F-35 Support Costs Fall 22%, Pentagon Manager EstimatesTony Capaccio
A fleet of Lockheed Martin Corp.’s F-35 fighters will cost $857 billion over 55 years to operate and support, 22 percent less than previously estimated, according to the head of the Pentagon office developing the plane.
The new estimate reflects the aircraft’s performance in 5,000 test flights over 7,000 hours, Air Force Lieutenant General Christopher Bogdan, the Defense Department’s program manager for the F-35, told the Senate Armed Services Committee in written answers last month that haven’t been made public until now.
“The previous cost estimate did not factor in this new knowledge,” Bogdan said.
Operating costs include expenses from spare parts to repairs and fuel. Officially, the Pentagon’s estimate remains $1.1 trillion, a two-year-old projection developed by the Pentagon’s independent cost-assessment office.
The F-35 is the Pentagon’s costliest weapon system, with an estimated price tag of $391.2 billion for a fleet of 2,443 aircraft, up 68 percent from the projection in 2001, as measured in current dollars.
The rising costs and troubles in building the plane even as it’s being developed have led to criticism in Congress. This year, lawmakers, the Government Accountability Office and the Pentagon test office have said the aircraft is making progress in flight tests and in stabilizing production.
The reduced estimate for operating the planes was among such indications cited by Bogdan in his letter to the lawmakers.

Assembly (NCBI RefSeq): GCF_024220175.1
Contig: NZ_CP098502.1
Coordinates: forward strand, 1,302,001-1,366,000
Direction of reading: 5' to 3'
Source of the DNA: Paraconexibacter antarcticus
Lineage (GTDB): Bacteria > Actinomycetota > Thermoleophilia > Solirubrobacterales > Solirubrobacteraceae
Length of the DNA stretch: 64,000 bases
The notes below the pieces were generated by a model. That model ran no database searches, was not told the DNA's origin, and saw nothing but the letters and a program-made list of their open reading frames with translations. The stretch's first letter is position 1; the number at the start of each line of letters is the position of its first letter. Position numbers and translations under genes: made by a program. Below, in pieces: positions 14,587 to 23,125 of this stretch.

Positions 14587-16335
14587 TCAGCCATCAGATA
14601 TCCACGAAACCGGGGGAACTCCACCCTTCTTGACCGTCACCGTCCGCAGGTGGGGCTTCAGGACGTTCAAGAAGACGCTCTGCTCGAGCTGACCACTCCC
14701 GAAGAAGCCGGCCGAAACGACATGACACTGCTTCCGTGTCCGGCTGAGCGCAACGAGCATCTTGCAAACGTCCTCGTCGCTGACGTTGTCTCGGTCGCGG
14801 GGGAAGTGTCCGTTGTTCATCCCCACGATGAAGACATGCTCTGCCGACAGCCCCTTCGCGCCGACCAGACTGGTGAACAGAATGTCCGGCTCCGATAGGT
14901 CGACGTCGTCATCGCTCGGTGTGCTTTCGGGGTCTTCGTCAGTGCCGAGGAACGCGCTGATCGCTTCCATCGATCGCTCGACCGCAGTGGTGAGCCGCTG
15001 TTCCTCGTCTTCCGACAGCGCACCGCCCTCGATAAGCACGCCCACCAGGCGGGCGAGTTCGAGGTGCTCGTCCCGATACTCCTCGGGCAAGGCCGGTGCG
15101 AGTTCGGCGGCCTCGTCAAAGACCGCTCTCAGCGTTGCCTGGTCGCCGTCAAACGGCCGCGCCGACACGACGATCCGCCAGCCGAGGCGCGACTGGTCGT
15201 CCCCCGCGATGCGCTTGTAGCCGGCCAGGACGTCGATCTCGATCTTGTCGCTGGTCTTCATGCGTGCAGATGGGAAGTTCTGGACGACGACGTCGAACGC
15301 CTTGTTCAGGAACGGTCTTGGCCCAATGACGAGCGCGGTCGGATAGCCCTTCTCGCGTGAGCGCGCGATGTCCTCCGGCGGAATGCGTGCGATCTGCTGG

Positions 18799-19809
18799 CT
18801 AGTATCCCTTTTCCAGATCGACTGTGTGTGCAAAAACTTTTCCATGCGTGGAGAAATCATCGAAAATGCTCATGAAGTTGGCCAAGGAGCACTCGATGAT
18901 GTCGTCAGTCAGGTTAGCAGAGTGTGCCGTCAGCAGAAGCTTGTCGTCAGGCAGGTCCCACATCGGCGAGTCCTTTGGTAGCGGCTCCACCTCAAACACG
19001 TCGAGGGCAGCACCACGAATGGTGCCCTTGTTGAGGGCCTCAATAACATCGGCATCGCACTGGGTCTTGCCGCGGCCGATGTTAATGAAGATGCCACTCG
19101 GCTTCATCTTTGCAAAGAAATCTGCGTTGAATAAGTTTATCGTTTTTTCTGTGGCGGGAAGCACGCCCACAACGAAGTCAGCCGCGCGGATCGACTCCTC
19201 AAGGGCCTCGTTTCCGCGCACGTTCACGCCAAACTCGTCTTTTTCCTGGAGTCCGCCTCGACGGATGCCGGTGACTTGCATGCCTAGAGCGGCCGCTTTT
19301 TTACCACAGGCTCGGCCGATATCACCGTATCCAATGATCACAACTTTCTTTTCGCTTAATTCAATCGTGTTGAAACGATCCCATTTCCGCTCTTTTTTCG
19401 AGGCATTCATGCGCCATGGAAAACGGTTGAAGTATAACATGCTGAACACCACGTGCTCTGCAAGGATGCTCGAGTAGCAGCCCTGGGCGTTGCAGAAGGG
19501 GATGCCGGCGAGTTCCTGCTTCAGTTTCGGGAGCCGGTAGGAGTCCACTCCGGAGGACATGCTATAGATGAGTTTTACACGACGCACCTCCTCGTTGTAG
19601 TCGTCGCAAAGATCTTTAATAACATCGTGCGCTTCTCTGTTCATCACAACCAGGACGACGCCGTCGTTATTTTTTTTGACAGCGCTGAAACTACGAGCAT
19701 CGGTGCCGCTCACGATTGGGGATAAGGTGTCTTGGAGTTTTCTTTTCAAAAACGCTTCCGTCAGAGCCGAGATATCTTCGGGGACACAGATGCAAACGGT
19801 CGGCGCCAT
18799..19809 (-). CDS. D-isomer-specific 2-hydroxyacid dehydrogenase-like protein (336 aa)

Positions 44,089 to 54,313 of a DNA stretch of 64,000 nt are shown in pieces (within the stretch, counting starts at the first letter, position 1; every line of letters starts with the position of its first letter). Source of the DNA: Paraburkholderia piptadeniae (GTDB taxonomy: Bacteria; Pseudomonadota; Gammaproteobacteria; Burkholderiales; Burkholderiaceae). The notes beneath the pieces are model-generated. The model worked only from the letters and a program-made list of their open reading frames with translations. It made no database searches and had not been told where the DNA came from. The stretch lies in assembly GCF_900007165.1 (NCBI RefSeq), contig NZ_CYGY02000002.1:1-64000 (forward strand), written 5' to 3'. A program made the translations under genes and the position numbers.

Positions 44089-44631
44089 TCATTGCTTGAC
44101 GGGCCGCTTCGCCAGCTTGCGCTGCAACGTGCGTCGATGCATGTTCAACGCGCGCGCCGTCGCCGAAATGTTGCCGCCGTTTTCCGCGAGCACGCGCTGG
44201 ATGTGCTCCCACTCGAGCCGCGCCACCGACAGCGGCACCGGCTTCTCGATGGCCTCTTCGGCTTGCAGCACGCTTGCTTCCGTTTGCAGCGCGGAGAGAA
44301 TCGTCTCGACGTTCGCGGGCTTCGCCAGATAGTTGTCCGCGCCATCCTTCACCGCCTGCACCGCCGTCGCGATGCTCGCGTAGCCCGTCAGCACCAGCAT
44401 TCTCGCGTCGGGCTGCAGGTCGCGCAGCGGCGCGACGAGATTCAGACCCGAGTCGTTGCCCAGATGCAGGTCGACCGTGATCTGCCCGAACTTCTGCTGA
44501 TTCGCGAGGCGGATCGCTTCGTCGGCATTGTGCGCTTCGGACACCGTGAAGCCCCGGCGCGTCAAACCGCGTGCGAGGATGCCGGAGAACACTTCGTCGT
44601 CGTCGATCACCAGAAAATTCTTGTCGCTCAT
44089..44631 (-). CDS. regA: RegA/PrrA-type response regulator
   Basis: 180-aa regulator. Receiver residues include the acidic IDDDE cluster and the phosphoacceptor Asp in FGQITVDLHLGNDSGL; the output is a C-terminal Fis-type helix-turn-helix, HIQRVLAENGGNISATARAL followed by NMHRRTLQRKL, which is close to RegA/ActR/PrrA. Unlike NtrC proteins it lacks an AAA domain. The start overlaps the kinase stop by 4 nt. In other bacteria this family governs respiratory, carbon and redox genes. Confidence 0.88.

“Significant effort remains to continue to find cost efficiencies and reduce this number even further” and “I expect these cost estimates to continue to go down over the next several years as the program matures,” Bogdan said.
Jennifer Elzea, a spokeswoman for the cost-assessment office that compiled the earlier $1.1 trillion estimate, said in an e-mail that she couldn’t comment on Bogdan’s reduced projection.
The Pentagon moved to shelter the F-35 from the initial impact this year of the budget cuts known as sequestration, locking in several contracts before the reductions took effect. Frank Kendall, the Defense Department’s chief weapons buyer, has said he would do his best to protect the plane built by Bethesda, Maryland-based Lockheed from the effects of $52 billion of sequestration cuts set for fiscal 2014.
Under further cuts, Bogdan said in his answers to lawmakers, “there is a significant risk of not being able to deliver” the fully capable version of software the aircraft needs to meet its warfighting potential.
Sequestration also would mean “a reduction in the number of aircraft” that can be purchased, he said. The Pentagon wants to buy 29 next year.
Bogdan estimated that basic production costs, including engines, for the three variations of the aircraft will fall as much as $35 million per plane by fiscal 2018, when full-rate production is scheduled to begin.
If current trends hold and production rates increase, Bogdan said, the Marine Corps version will fall to $110 million a plane from $153 million under the fifth production contract signed in December.
The Navy’s version will drop to $100 million from $140 million and the Air Force’s to $85 million from $120 million, he said.
Bogdan also acknowledged what the Pentagon rarely says publicly -- that the F-35 is being developed partly in response to China’s military modernization and its emphasis on weapons and tactics intended to keep U.S. vessels and aircraft away from its territorial waters should war with Taiwan break out. This is known in Pentagon jargon as an “anti-access/area denial” strategy.
Asked by lawmakers what threat is driving procurement of the F-35, Bogdan cited “emerging threats” that “are presently being fielded in China and other nations.”